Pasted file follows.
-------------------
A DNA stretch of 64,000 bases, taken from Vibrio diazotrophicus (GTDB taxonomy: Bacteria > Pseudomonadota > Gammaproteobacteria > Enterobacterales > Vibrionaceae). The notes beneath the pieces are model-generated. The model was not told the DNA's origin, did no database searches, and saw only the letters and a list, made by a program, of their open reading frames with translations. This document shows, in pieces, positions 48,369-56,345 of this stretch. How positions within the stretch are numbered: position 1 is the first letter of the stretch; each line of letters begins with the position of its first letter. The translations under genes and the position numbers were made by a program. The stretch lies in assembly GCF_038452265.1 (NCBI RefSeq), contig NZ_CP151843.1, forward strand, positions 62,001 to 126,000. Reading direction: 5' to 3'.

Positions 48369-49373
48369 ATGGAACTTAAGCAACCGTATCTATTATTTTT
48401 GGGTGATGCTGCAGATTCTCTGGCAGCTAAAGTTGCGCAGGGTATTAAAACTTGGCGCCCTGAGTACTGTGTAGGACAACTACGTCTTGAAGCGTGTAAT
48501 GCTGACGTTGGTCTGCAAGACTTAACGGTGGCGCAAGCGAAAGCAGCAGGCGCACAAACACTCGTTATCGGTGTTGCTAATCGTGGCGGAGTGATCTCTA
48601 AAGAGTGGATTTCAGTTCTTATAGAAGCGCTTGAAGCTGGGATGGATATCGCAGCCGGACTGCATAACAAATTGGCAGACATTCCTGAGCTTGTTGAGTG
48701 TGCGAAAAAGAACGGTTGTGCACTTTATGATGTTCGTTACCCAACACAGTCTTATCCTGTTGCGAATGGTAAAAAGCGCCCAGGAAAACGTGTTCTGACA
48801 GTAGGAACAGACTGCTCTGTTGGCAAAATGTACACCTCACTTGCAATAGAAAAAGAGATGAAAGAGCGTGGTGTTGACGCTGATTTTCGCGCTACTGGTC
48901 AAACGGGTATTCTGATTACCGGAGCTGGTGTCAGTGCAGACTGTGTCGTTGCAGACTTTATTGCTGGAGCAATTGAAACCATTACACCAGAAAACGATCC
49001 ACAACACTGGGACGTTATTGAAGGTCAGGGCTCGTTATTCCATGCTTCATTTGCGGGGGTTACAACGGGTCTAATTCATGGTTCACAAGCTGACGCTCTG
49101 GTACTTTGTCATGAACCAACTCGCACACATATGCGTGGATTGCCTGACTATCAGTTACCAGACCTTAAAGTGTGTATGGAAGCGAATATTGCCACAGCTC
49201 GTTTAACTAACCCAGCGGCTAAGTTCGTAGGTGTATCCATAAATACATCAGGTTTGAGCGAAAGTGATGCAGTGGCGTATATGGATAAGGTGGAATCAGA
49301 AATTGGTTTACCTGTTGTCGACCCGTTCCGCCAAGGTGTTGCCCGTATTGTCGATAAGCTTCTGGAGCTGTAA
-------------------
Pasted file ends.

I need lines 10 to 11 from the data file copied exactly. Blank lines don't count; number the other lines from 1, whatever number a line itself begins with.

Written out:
49001 ACAACACTGGGACGTTATTGAAGGTCAGGGCTCGTTATTCCATGCTTCATTTGCGGGGGTTACAACGGGTCTAATTCATGGTTCACAAGCTGACGCTCTG
49101 GTACTTTGTCATGAACCAACTCGCACACATATGCGTGGATTGCCTGACTATCAGTTACCAGACCTTAAAGTGTGTATGGAAGCGAATATTGCCACAGCTC